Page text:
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Xc Title
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Robert Matthews  All flights  - Open Distance
SHPF League 2017
Flight type image
Turnpoint Flight on a Paraglider
Ozone Delta 2
12th July 2017
3hrs 10mins
Nr Dinnet
56.89937, -4.20790
56.89800, -4.21817
56.88368, -4.01080
56.93493, -3.89850
57.06787, -2.83572
57.08097, -2.84815
57.07843, -2.84798
Distance and Score
Use full pilot name
Flight map

This map gives an overview of the flight, using the turnpoints to plot the track.

Use the for a detailed map and flight track.

Duration 0:00   Takeoff Distance 0
To animate the flight: click a point on the track, use the slider, or click the Play button.
Track color
No data
Track data
Time: No data
Height: metres
Climb: m/sec
Speed: km/h
Distance: km

Climb and Speed averaged over 10 second intervals.

These values may be lower than those shown by a flight instrument, which has access to continuous raw data.

Metric units are used for all chart data, except for Height which is shown in feet.

Height   -   GPS data
Maximum Height
6588 ft
Lowest Save
2238 ft
Takeoff Height
2726 ft
Landing Height
482 ft
Total Ascent 23061 ft
Height Gain
Above Takeoff 3862 ft
Maximum 4350 ft
Low Point
as Lowest Save
2238 ft
High Point
as Maximum Height
6588 ft
Climb   -   Pressure data
Maximum Climb
3.5 m/s
Minimum Climb
-3.3 m/s
Maximum Speed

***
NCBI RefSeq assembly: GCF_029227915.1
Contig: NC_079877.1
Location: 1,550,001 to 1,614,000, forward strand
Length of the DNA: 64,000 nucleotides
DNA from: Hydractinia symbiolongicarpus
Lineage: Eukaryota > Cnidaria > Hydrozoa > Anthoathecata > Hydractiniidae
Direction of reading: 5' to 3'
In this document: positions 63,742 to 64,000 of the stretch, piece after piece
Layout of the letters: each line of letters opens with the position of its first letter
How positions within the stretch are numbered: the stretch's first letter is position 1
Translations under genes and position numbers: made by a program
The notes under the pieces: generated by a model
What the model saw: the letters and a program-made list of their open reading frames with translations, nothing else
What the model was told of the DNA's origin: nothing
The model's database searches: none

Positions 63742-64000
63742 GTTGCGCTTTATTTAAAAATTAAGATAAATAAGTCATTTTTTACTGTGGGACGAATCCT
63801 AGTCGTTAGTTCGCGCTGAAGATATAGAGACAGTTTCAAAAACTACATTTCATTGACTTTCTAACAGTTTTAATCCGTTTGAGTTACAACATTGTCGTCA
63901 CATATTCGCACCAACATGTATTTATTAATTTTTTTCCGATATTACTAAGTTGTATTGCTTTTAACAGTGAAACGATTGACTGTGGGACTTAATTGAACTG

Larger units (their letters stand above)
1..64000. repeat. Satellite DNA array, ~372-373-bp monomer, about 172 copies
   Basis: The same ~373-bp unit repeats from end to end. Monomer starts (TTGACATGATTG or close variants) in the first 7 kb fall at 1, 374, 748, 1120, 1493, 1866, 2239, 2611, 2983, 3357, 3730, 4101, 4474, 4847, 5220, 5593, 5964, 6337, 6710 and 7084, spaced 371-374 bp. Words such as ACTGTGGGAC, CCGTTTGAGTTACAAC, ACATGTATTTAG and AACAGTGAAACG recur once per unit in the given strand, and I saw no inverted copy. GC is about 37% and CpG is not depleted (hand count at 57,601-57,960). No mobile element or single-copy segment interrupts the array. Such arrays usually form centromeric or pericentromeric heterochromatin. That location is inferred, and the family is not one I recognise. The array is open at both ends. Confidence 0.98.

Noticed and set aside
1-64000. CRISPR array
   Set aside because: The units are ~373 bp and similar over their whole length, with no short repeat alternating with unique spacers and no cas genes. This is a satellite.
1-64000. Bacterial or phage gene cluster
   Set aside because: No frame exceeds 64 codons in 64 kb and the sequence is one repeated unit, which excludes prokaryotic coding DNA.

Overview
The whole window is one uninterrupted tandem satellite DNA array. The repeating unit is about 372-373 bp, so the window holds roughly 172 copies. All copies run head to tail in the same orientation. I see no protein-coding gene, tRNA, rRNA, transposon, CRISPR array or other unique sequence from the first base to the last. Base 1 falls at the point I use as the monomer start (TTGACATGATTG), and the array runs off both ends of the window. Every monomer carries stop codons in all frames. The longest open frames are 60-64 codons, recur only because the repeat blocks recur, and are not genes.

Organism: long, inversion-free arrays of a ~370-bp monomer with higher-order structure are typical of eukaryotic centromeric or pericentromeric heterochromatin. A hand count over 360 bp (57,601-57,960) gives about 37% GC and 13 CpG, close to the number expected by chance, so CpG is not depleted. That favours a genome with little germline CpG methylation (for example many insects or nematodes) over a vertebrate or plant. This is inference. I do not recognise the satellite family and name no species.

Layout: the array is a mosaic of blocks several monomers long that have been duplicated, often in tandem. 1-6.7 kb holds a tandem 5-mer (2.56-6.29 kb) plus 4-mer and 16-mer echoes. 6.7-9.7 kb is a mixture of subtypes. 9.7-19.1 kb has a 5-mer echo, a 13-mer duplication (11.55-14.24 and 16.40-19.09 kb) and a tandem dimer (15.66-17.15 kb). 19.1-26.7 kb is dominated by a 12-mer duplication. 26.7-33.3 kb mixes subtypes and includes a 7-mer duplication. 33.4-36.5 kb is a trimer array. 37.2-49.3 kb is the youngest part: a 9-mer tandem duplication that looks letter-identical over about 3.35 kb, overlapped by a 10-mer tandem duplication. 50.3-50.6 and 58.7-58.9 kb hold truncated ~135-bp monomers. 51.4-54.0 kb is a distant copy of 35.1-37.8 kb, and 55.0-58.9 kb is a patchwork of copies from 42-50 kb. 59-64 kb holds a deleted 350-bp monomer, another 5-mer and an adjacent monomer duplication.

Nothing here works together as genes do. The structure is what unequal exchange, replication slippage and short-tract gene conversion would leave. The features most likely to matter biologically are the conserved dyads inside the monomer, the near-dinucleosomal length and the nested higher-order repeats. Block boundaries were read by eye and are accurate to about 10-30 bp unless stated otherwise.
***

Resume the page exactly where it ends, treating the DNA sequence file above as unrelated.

61.9 km/h
Average Speed
around course
27.3 km/h
Average Speed
over track length
35.8 km/h
Flight Duration 3hrs 15mins
Track Points 1171
Recording Interval 10 secs
Statistics Interval 10 secs
Track Length 116.2 km
Flight instrument   -   reported as
SKYTRAXX V1.69 SN:3328377776

Climb and Speed averaged over 10 second intervals.

These values may be lower than those shown by a flight instrument, which has access to continuous raw data.

Average Speed around course is measured from Start to Finish points.

Track Length is the cumulative distance between track points from Takeoff to Landing.

You can change the default units displayed - see the Options page.

A great turnout at the Dalwhinnie hill. A genuine 5 star day, nonetheless, the climb out was tricky and downwind was the Cairngorm wilderness, all the way to Braemar. Great flights were had by all including an effort, from Tony, with a slightly more northerly launch, from the south side of Loch Ness.


Addiction and Bastards.

Earlier this year, a mate declared the he had been given "the" ultimatum by his wife. Paragliding or her, one or t'other. What a flight he had that day. He is having the season of his life.

It puts me in mind of a conversation I oft-times repeated with Bren about the nature of our attachment to the sport. I usually summed up my feelings by lamenting " if only I had taken to cocaine"

I have been flying for around 17 years and have suffered a fairly extended Scottish XC apprenticeship. In a country where often, on the day, there is only one chance to climb out, it can be a fairly frustrating sport. The most miserable days of my life have been spent paragliding, whether it be at the bottom of the hill having bombed, just before the "climb-out thermal" arrives or directly over the back having failed to find a second thermal. Always soaked in sweat, leg weary and totally and utterly desolate at the sight of paragliders at cloud base overhead, mocking me with demonstrations of the potential for the day.

I can't count the number of days spent feeling totally bereft. Days where pilots have PB'd and broken national records and I have only managed to flop at a couple kilometres. You might well ask, why don't you stop?